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Comparing children's care work across Majority and Minority worlds

Evans, R. ORCID: and Becker, S. (2018) Comparing children's care work across Majority and Minority worlds. In: Twum-Danso Imoh, A., Bourdillon, M. and Meichsner, S. (eds.) Global Childhoods beyond the North-South Divide. Palgrave, pp. 231-253. ISBN 9783319955421

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To link to this item DOI: 10.1007/978-3-319-95543-8_12


Comparative qualitative methodologies that investigate children's lives in sharply contrasting socio-economic, political and welfare contexts are relatively unusual. Yet within an increasingly interdependent globalised world, comparative research and dialogue across binaries seems ever more important. In this chapter, we critically reflect on global conceptualisations of young caregiving and discuss the methodological and ethical challenges that arose in our comparative study of children caring for a parent/relative living with HIV in Tanzania and the UK. We discuss the potential problems and benefits of using the term "young carer" and suggest that levels of support and recognition of children's caring roles in particular countries do not follow a simple Majority/Minority world binary, but rather reveal a more complex picture. We argue that developing global perspectives that work across geographical, linguistic and disciplinary boundaries can facilitate greater understanding of the commonalities and diversities of children's caring lives globally.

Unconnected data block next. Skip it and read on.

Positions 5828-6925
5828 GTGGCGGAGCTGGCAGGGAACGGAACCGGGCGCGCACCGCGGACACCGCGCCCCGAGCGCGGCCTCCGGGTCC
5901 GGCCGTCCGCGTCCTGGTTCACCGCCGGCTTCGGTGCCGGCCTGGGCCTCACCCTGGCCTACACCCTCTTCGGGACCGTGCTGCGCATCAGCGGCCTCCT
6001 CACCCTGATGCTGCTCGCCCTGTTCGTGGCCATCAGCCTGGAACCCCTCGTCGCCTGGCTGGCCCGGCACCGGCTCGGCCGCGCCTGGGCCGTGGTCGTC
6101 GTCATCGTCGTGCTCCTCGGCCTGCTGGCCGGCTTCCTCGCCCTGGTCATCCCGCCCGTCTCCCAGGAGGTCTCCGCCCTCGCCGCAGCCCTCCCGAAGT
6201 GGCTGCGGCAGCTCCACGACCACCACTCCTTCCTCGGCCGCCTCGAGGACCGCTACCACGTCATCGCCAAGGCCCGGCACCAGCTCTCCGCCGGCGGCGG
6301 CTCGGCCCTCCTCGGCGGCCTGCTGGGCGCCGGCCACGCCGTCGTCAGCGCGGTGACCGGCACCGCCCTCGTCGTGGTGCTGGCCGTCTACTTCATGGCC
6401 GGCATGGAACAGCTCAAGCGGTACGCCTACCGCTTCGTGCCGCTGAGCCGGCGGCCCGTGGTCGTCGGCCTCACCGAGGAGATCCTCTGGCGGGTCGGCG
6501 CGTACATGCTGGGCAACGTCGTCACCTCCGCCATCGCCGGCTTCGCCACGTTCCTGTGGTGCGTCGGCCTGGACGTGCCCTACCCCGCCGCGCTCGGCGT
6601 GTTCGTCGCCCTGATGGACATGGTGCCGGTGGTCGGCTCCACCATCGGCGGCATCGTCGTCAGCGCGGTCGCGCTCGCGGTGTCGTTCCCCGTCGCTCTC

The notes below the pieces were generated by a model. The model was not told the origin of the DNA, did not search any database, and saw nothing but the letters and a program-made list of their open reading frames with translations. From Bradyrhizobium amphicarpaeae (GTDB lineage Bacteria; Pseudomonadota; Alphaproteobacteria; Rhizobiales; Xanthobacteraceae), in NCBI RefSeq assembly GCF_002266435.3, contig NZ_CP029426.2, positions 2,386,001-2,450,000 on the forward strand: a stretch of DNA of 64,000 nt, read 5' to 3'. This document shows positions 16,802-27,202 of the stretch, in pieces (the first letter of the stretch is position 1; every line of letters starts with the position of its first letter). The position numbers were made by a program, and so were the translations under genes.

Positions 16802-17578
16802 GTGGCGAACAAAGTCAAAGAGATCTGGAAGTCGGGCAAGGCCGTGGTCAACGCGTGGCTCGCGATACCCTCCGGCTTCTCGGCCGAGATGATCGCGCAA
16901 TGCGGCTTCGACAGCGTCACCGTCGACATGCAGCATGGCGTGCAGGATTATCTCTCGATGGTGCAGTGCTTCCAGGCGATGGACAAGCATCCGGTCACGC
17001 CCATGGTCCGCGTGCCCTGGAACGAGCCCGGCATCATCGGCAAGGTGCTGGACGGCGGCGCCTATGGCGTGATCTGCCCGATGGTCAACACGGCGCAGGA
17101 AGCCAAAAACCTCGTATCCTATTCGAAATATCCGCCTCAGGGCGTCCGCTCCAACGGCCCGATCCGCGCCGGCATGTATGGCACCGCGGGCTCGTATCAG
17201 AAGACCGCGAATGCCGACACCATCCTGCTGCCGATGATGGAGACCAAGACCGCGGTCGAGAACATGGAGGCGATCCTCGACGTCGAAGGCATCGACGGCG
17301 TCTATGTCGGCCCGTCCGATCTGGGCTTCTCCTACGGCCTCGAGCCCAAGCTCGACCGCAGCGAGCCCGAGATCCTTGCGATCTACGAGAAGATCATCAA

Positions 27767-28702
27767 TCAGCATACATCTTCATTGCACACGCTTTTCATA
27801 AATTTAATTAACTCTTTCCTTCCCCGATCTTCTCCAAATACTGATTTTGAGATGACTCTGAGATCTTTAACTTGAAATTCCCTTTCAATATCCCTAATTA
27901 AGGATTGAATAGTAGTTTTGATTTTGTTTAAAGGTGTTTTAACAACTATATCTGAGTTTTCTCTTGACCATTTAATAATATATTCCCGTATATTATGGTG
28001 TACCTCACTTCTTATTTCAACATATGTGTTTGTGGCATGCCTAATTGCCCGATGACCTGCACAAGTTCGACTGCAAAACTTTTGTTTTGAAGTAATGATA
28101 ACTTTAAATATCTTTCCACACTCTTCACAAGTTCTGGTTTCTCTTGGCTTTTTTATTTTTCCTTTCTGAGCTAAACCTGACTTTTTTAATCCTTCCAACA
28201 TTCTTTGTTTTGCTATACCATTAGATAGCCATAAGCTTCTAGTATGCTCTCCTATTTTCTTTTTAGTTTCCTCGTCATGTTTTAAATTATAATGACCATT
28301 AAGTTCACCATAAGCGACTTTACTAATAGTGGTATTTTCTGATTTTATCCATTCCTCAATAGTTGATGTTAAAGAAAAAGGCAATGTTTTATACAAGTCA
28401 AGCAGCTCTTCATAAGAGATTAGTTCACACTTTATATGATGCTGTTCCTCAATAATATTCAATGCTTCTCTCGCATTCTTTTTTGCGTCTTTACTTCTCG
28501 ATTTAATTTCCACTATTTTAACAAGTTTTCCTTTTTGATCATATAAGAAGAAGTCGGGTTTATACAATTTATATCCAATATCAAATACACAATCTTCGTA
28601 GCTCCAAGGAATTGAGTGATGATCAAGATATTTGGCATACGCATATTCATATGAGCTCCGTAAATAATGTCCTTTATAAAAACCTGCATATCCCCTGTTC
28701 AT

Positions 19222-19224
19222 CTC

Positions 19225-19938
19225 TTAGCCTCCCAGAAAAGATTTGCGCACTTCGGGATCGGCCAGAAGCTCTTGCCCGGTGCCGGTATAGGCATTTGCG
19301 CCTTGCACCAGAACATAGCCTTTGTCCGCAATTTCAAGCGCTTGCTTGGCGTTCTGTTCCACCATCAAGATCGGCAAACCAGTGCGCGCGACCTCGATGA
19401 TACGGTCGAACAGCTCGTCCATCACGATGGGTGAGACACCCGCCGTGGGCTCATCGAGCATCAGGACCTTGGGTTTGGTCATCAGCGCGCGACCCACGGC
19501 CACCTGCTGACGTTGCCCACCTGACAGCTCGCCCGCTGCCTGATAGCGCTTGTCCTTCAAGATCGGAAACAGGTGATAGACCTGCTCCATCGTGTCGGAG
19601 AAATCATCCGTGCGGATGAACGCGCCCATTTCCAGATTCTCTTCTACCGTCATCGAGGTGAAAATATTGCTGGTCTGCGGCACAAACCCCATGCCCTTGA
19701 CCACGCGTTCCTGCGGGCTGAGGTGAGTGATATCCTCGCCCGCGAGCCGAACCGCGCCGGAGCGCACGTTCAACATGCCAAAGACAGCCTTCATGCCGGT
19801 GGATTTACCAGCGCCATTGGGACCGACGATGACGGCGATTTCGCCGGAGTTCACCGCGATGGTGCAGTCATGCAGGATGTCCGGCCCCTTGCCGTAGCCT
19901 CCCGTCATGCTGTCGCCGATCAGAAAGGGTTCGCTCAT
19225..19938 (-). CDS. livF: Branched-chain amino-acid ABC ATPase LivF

Item Type:Book or Report Section
Divisions:Science > School of Archaeology, Geography and Environmental Science > Human Environments
Science > School of Archaeology, Geography and Environmental Science > Department of Geography and Environmental Science
ID Code:77364
Uncontrolled Keywords:Majority/Minority worlds, children's care work, young caregiving, young carers, Africa, UK, continuum of care, comparative research, geographies of children, youth and families, social studies of childhood


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